Students from North High, Central High, and Phoenix Coding Academy with College faculty and staff, and Intel Deputy Director of US Corporate Affairs, Gabriela Gonzalez, at the 2018 Hermanas Conference.
The Arizona Public Service Foundation awarded a $75,000 grant to the Maricopa Community Colleges Foundation to support science, technology, engineering and math (STEM) programs at Mesa Community College, Chandler-Gilbert Community College, Estrella Mountain Community College and Phoenix College. The largest portion of the grant, $35,000, benefits STEM-focused, mentored, work-based experiences for underrepresented STEM students at Phoenix College; $17,200 supports the annual Girls Get It! conference sponsored by Mesa Community College, and $22,800 supports the Hermanas program at Estrella Mountain Community College and Chandler-Gilbert Community College.
This year Girls Get IT! is slated for Nov. 19 at Scottsdale Community College and is open to 150 female 9th-12th grade students within the Mesa Public Schools and 60 professional women from various industries around the Valley. Nine breakout sessions will cover gaming, nanotechnology, networking/AI, cybersecurity and more. Keynote speaker is Fredi Lajvardi, program manager for the Marine Science Magnet program at Carl Hayden High School, where he leads the Falcon Robotics Team, an extracurricular STEM program that has received national and worldwide attention.
Participants explore a full range of educational and professional opportunities available for women in IT and make connections by engaging with other girls and young women interested in studying or already working in the field of IT.
“Women are vastly underrepresented in terms of STEM education and careers,” said Diane Meza, Director of the Maricopa Information Technology Institute-East Valley (MITI-EV), which sponsors the event. “We’re working to address the community’s educational attainment and workforce development.”
The Maricopa County Community College District Hermanas conferences seek to impact the diversity of the STEM workforce by introducing STEM careers and education to approximately 700 middle and high school Latina female students. Since its inception in 2005, Hermanas has served more than 6,500 students from more than 50 schools across Maricopa County.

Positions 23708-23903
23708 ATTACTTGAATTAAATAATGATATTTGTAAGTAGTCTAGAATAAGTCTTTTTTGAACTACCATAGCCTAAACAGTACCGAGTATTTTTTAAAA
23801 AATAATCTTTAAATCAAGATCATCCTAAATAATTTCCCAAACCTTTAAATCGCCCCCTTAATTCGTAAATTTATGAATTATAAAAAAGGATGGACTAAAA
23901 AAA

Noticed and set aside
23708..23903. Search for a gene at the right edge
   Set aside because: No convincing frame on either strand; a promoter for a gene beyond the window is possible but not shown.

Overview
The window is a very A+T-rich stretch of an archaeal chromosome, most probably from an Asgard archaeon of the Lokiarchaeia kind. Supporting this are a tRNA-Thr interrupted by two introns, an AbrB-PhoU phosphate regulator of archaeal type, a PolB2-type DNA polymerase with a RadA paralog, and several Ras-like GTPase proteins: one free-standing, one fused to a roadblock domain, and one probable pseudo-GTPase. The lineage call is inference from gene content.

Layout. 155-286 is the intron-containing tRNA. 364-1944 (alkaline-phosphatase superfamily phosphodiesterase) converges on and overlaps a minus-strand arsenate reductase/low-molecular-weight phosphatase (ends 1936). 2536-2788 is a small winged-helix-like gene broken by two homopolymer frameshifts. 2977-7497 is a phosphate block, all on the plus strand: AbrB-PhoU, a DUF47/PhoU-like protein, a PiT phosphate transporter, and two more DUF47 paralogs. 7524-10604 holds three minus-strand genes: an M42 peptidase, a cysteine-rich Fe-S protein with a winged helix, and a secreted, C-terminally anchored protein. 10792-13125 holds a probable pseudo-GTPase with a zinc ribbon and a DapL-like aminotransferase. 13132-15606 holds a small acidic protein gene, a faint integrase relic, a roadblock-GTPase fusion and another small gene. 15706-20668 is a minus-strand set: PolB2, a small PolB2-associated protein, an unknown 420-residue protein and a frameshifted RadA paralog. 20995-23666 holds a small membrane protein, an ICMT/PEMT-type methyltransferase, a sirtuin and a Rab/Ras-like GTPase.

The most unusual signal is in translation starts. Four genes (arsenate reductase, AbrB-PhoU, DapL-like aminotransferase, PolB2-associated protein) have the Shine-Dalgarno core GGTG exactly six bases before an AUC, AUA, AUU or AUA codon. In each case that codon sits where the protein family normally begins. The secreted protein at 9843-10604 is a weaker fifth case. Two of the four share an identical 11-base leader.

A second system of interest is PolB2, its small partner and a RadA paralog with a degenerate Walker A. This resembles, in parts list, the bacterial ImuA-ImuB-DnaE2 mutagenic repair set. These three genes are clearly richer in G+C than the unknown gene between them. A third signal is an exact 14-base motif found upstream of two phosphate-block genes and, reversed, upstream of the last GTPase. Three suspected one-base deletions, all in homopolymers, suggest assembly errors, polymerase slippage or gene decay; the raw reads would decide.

“Young Latina girls aren’t aware of the opportunities in technology. They don’t realize that it’s an option,” said Hermanas Program Manager Maria Reyes. “This is a segment of our population that is most at risk of being unprepared to enter the workforce of the future.”
Marychuy Velarde, guest speaker at a previous Hermanas Conference at Estrella Mountain Community and a System Validation Engineer from Intel, shared her story about being the youngest of nine siblings in a Hispanic family and wanting a job that didn’t exactly fit with her culture. Velarde wanted to be an engineer.
“I wanted to figure out how things worked, solve problems, and make things better for those around me,” she said.
She stressed the importance of getting a college degree, whether in STEM or another field, and said after she got hers, her nieces and nephews followed in her footsteps.
The third program funded by the APS grant supports STEM-focused mentored, work-based experiences for approximately 200 underrepresented STEM students at Phoenix College. The goal of this effort is to increase interest, persistence, and completion rates in STEM degrees and certifications, expanding the STEM workforce pipeline — providing students with soft skills training including communication, teamwork and project management ensuring they are well-prepared for workforce success. The project aims to develop a model for community colleges to establish faculty-mentored research and work experiences that increase student graduation and entry into STEM career pathways.